Summary: As we look into this moment spent between Jesus and Jairus concerning his dying daughter, we see just how gracious God is and how our faith should be during the tough times of life.
Moments with the Master Series
A TEARFUL MOMENT
In 1871, tragedy struck Chicago as fire ravaged the city. When it was finally extinguished, the fire had taken over 300 lives and had left some 100,000 homeless. A man by the name of Horatio Gates Spafford was one of those who tried to help the people of the city get back on their feet. Spafford, a Chicago lawyer, who had invested heavily into the downtown area, lost everything as a result of that fire. More tragically, Spafford had also suffered the loss of his only son just a year earlier. Still, for two years Spafford assisted the homeless, impoverished, grief-stricken and others ruined by the fire.
After about two years of such work, Spafford and his family decided to take a vacation. They were to go to England to join Moody and Ira Sankey on one of their evangelistic crusades, and then travel in Europe. Horatio Spafford was delayed by some business, but sent his family on ahead. He would catch up to them on the other side of the Atlantic.
Their ship never made it. Off Newfoundland, it collided with an English sailing ship and sank within 20 minutes. Though Horatio’s wife, Anna, was able to cling to a piece of floating wreckage (one of only 47 survivors among hundreds), their four daughters were killed. Horatio received a horrible telegram from his wife, only two words long: "Saved alone."
Spafford boarded the next available ship to be near his grieving wife. When the ship passed near the spot where his daughters died, Spafford penned these precious words to Hymn 410 – It is Well with My Soul
When peace, like a river attendeth my way,
When sorrows like sea billows roll.
What ever my lot, Thou hast taught me to say,
It is well; it is well, with my soul.
Of course, there is more to that story and more to that song, but that is an illustration of how God can work in the midst of tragedy.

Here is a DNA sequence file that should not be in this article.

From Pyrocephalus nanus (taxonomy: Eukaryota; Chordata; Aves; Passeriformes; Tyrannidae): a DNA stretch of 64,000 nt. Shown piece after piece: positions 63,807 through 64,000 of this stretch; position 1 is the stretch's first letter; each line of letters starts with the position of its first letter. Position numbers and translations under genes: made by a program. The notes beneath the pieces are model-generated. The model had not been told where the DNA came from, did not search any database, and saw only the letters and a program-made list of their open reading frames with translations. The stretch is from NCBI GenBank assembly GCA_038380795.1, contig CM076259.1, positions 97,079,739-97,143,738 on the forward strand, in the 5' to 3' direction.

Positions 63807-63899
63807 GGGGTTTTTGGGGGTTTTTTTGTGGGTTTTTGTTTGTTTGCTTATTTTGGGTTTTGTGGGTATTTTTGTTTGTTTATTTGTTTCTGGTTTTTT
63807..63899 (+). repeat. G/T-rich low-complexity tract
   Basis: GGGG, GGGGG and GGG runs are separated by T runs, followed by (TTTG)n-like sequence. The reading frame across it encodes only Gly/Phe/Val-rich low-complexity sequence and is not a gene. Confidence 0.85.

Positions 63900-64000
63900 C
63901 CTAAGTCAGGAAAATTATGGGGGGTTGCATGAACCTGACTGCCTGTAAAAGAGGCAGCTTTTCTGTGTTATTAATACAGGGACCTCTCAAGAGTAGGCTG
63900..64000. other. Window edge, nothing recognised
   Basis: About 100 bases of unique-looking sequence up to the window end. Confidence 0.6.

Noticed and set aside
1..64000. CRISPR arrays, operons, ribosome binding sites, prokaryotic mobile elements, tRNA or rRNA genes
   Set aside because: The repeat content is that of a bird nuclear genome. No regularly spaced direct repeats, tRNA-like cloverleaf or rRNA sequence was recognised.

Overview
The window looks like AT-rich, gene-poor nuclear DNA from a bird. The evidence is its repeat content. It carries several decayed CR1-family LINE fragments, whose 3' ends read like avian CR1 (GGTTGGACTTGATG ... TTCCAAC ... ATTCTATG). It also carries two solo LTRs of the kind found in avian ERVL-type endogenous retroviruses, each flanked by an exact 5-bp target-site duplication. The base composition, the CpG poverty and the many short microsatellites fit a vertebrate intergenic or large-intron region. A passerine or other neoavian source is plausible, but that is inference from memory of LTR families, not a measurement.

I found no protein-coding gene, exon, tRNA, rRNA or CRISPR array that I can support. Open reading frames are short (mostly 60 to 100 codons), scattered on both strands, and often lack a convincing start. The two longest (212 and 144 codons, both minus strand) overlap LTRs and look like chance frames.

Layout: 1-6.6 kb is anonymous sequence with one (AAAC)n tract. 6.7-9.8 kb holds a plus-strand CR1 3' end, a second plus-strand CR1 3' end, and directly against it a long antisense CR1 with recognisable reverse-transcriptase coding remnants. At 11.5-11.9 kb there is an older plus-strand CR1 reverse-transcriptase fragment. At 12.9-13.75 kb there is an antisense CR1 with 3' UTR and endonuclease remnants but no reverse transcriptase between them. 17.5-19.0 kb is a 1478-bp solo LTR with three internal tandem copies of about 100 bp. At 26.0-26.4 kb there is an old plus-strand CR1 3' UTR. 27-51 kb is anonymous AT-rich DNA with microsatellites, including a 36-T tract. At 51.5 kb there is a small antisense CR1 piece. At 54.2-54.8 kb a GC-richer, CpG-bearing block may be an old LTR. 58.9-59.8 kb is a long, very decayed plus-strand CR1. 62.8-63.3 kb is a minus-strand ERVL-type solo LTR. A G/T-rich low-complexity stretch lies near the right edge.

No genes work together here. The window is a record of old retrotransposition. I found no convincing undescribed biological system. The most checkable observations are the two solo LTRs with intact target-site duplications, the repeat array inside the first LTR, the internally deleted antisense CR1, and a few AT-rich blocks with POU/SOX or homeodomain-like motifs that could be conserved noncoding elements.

Now, every one of us has been impacted by tragedy to some degree. Whether it is illness, infirmity, death, or any of the thousands of things that can touch us, we have all experienced pain. Whether it is the pain of a broken body, a broken heart, or a broken spirit, tragedy has touched us all. Whether the pain is physical in nature or spiritual, we have all been affected. Jesus said it would be this way. I want you to remember that when tragedy comes your way, Jesus is more than adequate to take care of the situation.
In this passage, we are confronted with a father who is experiencing tragedy. That day, death showed up at the house of Jairus and it had come for his 12 year old daughter. He heart is broken, and in the midst of his tragedy, he turns to the Lord Jesus Christ. Jairus found out that Jesus is more than enough in the times of our tragedy.
Today, I want to look in on the events of this passage. I want us to look closely at this tragic, tearful time and see how Jesus is able to snatch victory from the very jaws of defeat.
I. A PITIFUL DIALOGUE (vv. 21-23)
A. The Accomplishments of Jairus (v. 22)
• We are told that this man is a “ruler of the synagogue”.
o That is, he is a man of prominence, position, prestige, privilege, prosperity and power in the community.
o He was a man who had it all, but at this moment in time, none of it mattered!
o When Jairus spoke, people listened.
• But, now, he finds himself in a place where none of that matters anymore!
o Sickness and death could care less about whom this man is, what he possesses or the position he holds.
o Here is a man who is religious.
But, his religion is powerless to help him in this situation.
• I guarantee you that Jairus would have traded everything for the power to change his situation.
o You see, life became much defined for Jairus!
He had everything, or so he thought.
In reality, what he had in the world meant nothing!
o You see, death had come to the house of Jairus, and it had come for his real treasure.
o His “little daughter”, was dying and she was his real treasure!
• Some people spend their entire lives amassing power and wealth.
o But, when tragedy comes, those things mean absolutely nothing!
Death doesn’t care if you are a millionaire!
Sickness and sorrow don’t care if you have power, prestige, position, or popularity.
o When tragedy and death comes calling, you better know one greater than yourself.